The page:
Sitges 2022 Review: STORIES TO KEEP YOU AWAKE Season 2 Delights, Terrifies, Intensifies the Fears

Editor, Canada; Montréal, Canada (@bonnequin)
Sitges 2022 Review: STORIES TO KEEP YOU AWAKE Season 2 Delights, Terrifies, Intensifies the Fears

Narciso Ibáñez Serrador's series Historias para no dormir remains one of the most important and influential in Spanish television history; part Twilight Zone, part horror anthology, it has been revived a few times, in the early 2000s with works by Alex de la Iglesia and Mateo Gil, and again recently in 2021 with a new series, with filmmakers such as Paco Plaza and Paula Ortiz. The second season continues the strength and creativity of the first, and the earlier series, as it revamps (figuratively and literally) stories from the earlier incarnation of the show.

These four one-hour episodes explore stories old and new, monsters human and otherwise; three of the filmmakers are ones familiar to genre fans outside of Spain: Jaume Balagueró ([REC], Venus), Nacho Vigalondo (Timecrimes, Colossal), and Alice Waddington (Paradise Hills), while the fourth is a more familiar name in Spanish television, Salvador Calvo. All four offer chills, thrills, and rich storytelling in comteporary updates of the classic stories.

The Transplant - Salvador Calvo

The source material for this story is one that will be familiar to fans of The Twilight Zone: in a society in which people can be 'transferred' into younger bodies, being old is reviled - you risk your job, your living situation. But of course, only those with sufficient means can afford such a transfer. An older couple realize they both might lose their jobs if they don't become younger; but they only have enough money for one, so it's decided that the husband will be transfered, and they'll save money for the wife as soon as possible. Meanwhile, a slightly younger but still old man, finds himself on the other side: needing to sell parts of his body to the tranfers company. But at what price does this come for his own life?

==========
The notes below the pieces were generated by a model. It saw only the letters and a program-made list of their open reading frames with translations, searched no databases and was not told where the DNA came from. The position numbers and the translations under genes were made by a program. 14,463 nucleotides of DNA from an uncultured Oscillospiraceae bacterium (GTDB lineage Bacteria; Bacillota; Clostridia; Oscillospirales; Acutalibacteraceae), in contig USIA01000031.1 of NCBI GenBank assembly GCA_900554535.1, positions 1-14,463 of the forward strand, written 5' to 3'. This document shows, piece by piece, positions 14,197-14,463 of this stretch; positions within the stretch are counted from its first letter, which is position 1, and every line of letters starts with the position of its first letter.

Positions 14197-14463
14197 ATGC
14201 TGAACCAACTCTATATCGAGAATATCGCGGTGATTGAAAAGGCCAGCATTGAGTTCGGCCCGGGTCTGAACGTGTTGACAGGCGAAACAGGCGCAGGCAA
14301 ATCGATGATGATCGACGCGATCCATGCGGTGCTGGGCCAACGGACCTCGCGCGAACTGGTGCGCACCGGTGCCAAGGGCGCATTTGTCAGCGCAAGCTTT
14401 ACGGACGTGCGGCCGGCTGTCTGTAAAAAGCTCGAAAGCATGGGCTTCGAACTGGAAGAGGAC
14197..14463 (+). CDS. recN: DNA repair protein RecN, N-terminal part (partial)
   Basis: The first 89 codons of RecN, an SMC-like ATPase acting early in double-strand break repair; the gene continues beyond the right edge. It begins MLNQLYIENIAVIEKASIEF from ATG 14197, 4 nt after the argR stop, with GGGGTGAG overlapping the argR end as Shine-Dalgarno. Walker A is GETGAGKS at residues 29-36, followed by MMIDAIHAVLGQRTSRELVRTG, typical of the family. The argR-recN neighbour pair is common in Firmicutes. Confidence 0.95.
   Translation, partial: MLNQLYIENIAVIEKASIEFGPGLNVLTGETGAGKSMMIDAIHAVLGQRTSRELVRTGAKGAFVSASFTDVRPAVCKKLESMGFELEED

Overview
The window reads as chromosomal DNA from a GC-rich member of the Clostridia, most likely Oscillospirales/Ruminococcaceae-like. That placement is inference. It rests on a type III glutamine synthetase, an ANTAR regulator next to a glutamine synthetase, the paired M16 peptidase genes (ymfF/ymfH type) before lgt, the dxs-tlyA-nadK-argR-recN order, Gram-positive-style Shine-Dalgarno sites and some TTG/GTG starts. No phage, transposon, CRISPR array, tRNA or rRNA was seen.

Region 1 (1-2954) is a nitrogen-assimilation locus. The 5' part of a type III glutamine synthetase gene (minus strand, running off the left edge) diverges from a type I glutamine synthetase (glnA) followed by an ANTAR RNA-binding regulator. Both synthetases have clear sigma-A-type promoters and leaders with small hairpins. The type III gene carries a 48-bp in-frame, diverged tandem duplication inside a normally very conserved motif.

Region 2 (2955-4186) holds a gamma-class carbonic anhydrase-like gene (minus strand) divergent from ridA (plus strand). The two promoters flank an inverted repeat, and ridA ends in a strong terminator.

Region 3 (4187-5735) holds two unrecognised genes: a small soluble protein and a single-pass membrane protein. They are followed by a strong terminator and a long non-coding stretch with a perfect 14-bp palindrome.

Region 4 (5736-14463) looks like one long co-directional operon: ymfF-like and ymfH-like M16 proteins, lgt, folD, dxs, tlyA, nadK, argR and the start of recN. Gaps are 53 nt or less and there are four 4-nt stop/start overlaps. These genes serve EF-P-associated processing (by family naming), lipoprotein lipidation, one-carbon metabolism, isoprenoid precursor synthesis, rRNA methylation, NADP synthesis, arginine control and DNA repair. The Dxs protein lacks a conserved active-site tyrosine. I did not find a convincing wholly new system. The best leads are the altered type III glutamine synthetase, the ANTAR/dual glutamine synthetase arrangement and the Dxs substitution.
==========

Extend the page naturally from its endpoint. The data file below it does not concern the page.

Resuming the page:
This episode is a terrific example of one that, even though you know what the themes (and answers to those themes are), it's still incredibly engaging and frightening. With veteram actors like Javier Gutièrrez and Petra Martínez, it's hard not to feel your heart wrench as the latter faces his death simply from being caught on the wrong side of the class divide, and the latter slowly realize that her husband is happily forgetting her. Calvo imbues this single episode with ideas of how we view the worth of a human being, the lure of youth and beauty, the sublime beauty that comes with aging, and how our final actions serve as evidence of who we truly are. It's a consistently interesting and powerful episode.

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La Alarma - Nacho Vigalondo

It definitely begins as probably many people's worst nightmare: you've had family visiting, and now an inconceivable event forces them to remain with you for days. Or is it weeks? Or merely hours. Time and its passage is just one of the things that Gabriel can't quite figure out in Vigalondo's sci fi dark comedy. There's also the fact that the guy Gabe had a brief affair with has shown up - which is odd, considering no one can leave their homes due to the acd rain and strange objects floating in the sky. His niece Carolina points out that they never seem to run out of food, and they are the only two people who acknowledge the bizzare plastic object that just appeared on the dining table.